Hospitalists Prevent Elderly From Developing Disabilities

Marcia Frellick

March 11, 2016


SAN DIEGO — Internationally known geriatric specialist Rosanne Leipzig, MD, PhD, began her talk here at the Society of Hospital Medicine 2016 Annual Meeting by asking what percentage of patients age 70 years and older is discharged from the hospital with an "activities of daily living" disability that they did not have at admission?

Dr Rosanne Leipzig

Only half the audience guessed that the correct answer is 30% to 45%.

"These are not people who stroked. These are not people who had hip fractures. These are people who came in with pneumonia, congestive heart failure, urinary sepsis. Somehow that got better but their function did not," said Dr Leipzig, who is a professor at the Mount Sinai School of Medicine in New York City.

She described several practices that can help prevent harm and improve care.

Know your patient's baseline function. This is not the function level when they come into the hospital, but the level weeks before, Dr Leipzig explained. Ask the family how the patient was in the weeks before admission.

Get your patient moving. "Bed rest is for dead people. You have lower pain scores, less swelling, and less post-thrombotic syndrome," she pointed out.

Educate the patient and family on the risk of falling in the hospital. Patients in the hospital are weaker than they are at home, on more medication, and in an unfamiliar place, but "they don't get that they're at higher risk," she said. They should be coached on safe clothing and the need to ask for, and then wait for, help.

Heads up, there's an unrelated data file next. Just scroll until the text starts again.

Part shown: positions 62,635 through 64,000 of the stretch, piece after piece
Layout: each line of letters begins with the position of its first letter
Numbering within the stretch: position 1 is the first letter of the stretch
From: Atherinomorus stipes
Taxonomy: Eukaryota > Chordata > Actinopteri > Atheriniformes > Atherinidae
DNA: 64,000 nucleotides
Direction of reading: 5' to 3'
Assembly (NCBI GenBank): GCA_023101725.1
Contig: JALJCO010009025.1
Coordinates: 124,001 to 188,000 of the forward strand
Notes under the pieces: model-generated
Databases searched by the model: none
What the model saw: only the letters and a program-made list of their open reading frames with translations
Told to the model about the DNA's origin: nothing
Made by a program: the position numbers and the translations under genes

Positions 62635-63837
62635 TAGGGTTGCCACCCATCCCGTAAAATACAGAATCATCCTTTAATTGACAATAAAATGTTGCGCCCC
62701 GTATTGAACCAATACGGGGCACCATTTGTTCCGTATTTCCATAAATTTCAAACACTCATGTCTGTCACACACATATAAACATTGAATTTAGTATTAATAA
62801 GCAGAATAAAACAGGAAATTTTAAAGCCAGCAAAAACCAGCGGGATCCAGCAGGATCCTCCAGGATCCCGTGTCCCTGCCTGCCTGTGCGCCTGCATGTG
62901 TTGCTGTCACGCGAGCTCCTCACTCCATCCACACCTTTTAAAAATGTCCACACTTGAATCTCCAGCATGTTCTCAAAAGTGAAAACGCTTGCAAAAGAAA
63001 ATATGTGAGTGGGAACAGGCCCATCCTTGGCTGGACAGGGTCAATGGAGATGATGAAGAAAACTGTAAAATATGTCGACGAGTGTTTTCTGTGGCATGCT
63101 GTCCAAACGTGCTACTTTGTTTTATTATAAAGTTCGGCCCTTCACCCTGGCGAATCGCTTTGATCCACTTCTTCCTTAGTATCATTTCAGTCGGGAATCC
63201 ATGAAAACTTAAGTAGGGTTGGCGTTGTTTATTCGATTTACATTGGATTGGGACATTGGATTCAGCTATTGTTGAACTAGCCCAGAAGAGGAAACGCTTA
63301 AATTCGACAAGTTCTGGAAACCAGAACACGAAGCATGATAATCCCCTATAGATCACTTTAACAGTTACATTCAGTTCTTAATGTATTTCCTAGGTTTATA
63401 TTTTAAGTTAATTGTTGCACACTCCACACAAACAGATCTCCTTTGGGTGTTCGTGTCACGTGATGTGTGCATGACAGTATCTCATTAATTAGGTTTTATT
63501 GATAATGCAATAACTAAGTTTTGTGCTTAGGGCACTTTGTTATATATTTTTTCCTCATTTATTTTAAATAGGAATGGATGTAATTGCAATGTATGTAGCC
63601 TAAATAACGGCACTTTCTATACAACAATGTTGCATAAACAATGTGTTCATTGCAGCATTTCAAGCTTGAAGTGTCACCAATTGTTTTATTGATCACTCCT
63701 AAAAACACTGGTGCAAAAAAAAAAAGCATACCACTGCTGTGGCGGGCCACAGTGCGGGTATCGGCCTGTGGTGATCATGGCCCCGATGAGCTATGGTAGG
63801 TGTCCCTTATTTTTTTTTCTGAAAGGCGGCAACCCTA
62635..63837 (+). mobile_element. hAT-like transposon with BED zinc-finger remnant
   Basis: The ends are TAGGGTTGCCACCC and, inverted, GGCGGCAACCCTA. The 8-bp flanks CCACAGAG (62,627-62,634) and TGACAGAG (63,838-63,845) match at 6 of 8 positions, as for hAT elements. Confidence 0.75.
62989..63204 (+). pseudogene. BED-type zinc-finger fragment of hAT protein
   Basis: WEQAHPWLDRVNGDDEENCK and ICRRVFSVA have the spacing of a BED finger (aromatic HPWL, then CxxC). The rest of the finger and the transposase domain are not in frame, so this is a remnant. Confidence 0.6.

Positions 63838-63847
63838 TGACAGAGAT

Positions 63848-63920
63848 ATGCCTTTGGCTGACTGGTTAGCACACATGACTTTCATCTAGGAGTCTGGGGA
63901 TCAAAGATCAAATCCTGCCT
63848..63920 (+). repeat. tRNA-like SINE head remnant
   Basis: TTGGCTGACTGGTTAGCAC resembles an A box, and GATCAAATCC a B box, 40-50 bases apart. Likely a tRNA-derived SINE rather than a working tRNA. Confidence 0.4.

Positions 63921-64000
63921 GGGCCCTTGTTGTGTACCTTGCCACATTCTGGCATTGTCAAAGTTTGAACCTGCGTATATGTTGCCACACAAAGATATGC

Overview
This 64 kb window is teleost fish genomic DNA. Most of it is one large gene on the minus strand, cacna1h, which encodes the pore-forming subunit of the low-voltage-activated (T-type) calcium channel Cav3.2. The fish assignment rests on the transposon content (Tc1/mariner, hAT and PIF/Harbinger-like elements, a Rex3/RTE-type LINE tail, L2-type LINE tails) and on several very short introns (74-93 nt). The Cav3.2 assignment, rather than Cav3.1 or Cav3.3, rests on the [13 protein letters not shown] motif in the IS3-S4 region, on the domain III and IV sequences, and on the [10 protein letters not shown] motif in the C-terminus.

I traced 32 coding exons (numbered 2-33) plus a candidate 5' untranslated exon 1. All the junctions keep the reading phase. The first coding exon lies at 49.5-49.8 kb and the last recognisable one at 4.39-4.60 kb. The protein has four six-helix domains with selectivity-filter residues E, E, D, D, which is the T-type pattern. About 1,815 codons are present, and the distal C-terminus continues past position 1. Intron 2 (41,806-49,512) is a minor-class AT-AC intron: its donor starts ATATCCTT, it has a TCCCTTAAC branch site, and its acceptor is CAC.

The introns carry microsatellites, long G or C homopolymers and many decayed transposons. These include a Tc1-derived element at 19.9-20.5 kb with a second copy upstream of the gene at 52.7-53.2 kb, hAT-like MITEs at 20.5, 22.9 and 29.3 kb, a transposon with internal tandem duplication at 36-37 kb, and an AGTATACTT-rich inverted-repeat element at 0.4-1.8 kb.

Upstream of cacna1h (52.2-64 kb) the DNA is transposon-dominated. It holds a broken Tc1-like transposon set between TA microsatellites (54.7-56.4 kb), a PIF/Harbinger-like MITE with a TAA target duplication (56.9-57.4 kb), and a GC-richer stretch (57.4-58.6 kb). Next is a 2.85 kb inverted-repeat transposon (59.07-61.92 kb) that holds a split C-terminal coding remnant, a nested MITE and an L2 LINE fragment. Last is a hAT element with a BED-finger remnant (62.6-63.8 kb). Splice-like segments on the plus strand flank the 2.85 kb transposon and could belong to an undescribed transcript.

Get rid of the tethers. "People do not have to have an IV in place to be in the hospital. If they can get what they need without the IV, that's great. If they can get a hep-lock, so they're not tethered, that's even better," Dr Leipzig said. Tethers increase the risk for falls.

Assess daily for delirium. "If you're told that someone has altered mental status or agitation, assume it is delirium until proven otherwise. We so often accept such wide variation in behavior as being normal," she pointed out.

Know that the medication effect is greater with age. "As we get older, we're more fat and less water." Just as alcohol tolerance decreases with age, "this can go for any medication you're taking. You get more bang for the buck. Oftentimes, older people don't need the larger doses to get the effect you're looking for," she said.

Know your patient's estimated glomerular filtration rate. Recognize that a normal creatinine level is not the same as a normal kidney function. Creatinine reflects muscle mass, which decreases with age; therefore, it takes more kidney disease before the creatinine will increase. Age and weight are taken into account when the rate is used to estimate kidney function, she explained.

The hospitalist holds the keys to preventing elderly patients from developing functional disabilities in the hospital, Dr Leipzig told Medscape Medical News. Get patients out of bed, monitor their food and water intake, and carefully consider the type of medications they are taking, and the doses.

She said she urges the Goldilocks approach in prescribing: "Not too much, not too little. Just enough."

Dr Leipzig has disclosed no relevant financial relationships.

Society of Hospital Medicine 2016 Annual Meeting. Presented March 8, 2016.


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